We arrived at the venue on Tuesday at 8:30am (the venue is actually only a 10-minute drive from the hotel, a nice change) and got to work. The truck situation is great here, the stage is on ground level (so no lift necessary), and there are loading bays on both sides of stage which fit two trucks each. This makes the process extremely quick. If we really move it for the loadout on Sunday, we can load our truck as soon as we are ready – hopefully we can have our truck closed by 2am! The crew were pretty cool and the venue staff are friendly and know what is going on.

I helped with positioning cases and running cables, and then got to work on the PA. This venue has definitely been the trickiest one yet, regarding the PA and points. There are three levels in the auditorium, including an extended section at the rear of the gallery. This meant I had to go with 16-a-side for our main L/R, which only left 4 boxes for the centre-cluster. This has resulted in changing strategy back to what we had in Chongqing. Instead of having a centre-cluster covering the entire auditorium and being our main source of vocals, we are now just using it to cover the first ¾ of the stalls as well as the fronts of the middle level boxes (which have one or two slight line of sight issues with their relevant PA in the extreme seats). It is simply helping bring the vocals centre for the people sitting here, as they are the closest to the PA and have the widest image.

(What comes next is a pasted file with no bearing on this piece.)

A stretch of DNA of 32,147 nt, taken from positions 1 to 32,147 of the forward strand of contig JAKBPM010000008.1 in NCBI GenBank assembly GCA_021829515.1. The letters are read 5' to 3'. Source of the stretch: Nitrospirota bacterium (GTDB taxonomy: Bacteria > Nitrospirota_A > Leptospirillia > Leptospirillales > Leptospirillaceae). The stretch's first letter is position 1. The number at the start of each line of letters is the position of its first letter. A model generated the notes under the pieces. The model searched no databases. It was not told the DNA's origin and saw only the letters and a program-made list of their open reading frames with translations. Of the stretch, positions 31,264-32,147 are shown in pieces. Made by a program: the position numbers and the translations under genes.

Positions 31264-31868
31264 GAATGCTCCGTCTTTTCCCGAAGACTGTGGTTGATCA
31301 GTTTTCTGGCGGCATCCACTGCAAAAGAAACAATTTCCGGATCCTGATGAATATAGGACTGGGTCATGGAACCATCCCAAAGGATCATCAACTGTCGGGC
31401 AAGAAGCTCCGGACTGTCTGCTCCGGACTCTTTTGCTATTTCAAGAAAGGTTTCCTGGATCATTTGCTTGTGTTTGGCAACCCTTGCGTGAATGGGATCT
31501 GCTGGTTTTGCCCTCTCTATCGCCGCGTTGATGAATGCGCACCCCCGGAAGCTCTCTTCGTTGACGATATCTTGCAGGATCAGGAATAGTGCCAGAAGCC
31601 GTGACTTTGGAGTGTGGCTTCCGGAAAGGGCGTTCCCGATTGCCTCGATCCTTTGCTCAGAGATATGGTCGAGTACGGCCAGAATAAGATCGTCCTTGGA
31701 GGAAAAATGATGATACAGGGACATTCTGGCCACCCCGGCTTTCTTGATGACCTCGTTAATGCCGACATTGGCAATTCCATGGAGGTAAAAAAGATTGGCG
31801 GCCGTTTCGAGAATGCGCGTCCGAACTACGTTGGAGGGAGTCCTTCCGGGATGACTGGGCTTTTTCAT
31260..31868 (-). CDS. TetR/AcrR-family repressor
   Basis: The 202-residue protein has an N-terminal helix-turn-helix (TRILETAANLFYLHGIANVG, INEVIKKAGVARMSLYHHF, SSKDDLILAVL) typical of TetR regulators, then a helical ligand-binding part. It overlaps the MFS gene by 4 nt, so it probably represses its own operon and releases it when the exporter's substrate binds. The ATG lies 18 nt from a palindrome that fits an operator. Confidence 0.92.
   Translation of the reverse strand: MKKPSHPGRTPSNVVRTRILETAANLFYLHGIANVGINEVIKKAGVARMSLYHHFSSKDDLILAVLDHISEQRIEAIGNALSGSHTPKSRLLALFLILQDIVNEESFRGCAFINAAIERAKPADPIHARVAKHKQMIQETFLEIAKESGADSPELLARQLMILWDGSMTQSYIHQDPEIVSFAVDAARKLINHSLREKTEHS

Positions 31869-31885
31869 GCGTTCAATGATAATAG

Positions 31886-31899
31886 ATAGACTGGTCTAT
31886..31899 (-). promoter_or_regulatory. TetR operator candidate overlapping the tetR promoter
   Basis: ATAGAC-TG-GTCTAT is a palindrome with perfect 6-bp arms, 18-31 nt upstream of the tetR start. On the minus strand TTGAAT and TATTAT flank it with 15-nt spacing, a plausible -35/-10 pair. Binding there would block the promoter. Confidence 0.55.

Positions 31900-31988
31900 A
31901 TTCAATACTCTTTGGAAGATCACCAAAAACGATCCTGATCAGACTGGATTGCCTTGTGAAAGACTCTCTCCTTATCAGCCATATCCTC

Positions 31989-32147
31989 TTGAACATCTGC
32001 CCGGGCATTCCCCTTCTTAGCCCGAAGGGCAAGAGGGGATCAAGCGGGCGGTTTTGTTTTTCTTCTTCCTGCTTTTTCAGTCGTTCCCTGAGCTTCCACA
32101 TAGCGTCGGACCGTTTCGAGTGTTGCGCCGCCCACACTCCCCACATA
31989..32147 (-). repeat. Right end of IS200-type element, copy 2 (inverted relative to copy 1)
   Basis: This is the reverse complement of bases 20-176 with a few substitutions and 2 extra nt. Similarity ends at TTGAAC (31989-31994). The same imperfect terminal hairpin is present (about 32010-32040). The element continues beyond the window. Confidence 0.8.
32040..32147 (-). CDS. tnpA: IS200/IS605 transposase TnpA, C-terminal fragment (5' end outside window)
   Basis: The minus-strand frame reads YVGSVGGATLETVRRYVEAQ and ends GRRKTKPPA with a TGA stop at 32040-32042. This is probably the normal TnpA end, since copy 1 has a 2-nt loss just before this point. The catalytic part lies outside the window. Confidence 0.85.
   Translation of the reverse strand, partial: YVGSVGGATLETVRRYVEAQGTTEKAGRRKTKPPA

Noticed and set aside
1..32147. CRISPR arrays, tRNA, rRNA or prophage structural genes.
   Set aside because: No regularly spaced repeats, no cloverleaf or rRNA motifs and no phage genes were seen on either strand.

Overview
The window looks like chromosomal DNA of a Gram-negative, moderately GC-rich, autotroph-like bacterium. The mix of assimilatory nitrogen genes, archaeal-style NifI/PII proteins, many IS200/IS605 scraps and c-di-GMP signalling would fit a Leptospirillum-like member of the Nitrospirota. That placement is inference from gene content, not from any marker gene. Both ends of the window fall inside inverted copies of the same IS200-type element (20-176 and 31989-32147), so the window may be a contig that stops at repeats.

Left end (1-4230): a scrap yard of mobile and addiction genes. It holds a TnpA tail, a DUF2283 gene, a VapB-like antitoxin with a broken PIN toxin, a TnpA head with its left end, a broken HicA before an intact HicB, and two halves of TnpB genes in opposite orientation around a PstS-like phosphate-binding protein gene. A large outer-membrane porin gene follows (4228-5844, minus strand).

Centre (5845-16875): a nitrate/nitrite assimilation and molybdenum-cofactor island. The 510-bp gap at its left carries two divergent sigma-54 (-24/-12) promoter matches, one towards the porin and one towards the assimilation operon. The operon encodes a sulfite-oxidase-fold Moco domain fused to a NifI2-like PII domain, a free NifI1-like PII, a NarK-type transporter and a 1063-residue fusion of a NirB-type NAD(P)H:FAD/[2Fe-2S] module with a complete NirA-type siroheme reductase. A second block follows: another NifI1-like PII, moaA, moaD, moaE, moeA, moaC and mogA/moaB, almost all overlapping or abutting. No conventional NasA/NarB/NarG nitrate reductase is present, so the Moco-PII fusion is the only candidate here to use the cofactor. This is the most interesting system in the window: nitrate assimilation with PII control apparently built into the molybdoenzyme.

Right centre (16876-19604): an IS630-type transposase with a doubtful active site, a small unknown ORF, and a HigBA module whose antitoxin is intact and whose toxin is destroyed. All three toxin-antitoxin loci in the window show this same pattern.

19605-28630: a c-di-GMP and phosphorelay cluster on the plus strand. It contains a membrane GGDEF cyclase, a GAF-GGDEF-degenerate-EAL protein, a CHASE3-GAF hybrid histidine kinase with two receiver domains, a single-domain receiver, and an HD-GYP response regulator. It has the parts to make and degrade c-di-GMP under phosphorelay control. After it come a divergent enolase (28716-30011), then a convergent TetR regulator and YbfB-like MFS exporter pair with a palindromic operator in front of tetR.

I went with 14 Y8s and 2 Y12s (on the bottom) for the main hangs. The 12’s on the bottom are there as these boxes have the least distance to their audience, meaning the smallest chance to get some coverage. Putting the 120-degree box there helps a lot. The centre is made up of 2 Y12s (on the top) and 2 Y8s. This is a bit of a strange setup, but it works really well. Firstly the centre is the highest we have had to go with it due to the line of sight to our gold portal from the highest seats in the rear section of the gallery, meaning the bottom boxes have plenty space to get coverage to their audience as they are high, as well as far back (there are no seats in the pit, so the audience is a good 7m or so from the centre cluster (excluding the height). Secondly, the venue shape means that the top 2 boxes have a wider section of audience than the bottom 2 boxes, and I also wanted to get into the middle box seats a bit to help with that section. It worked quite well.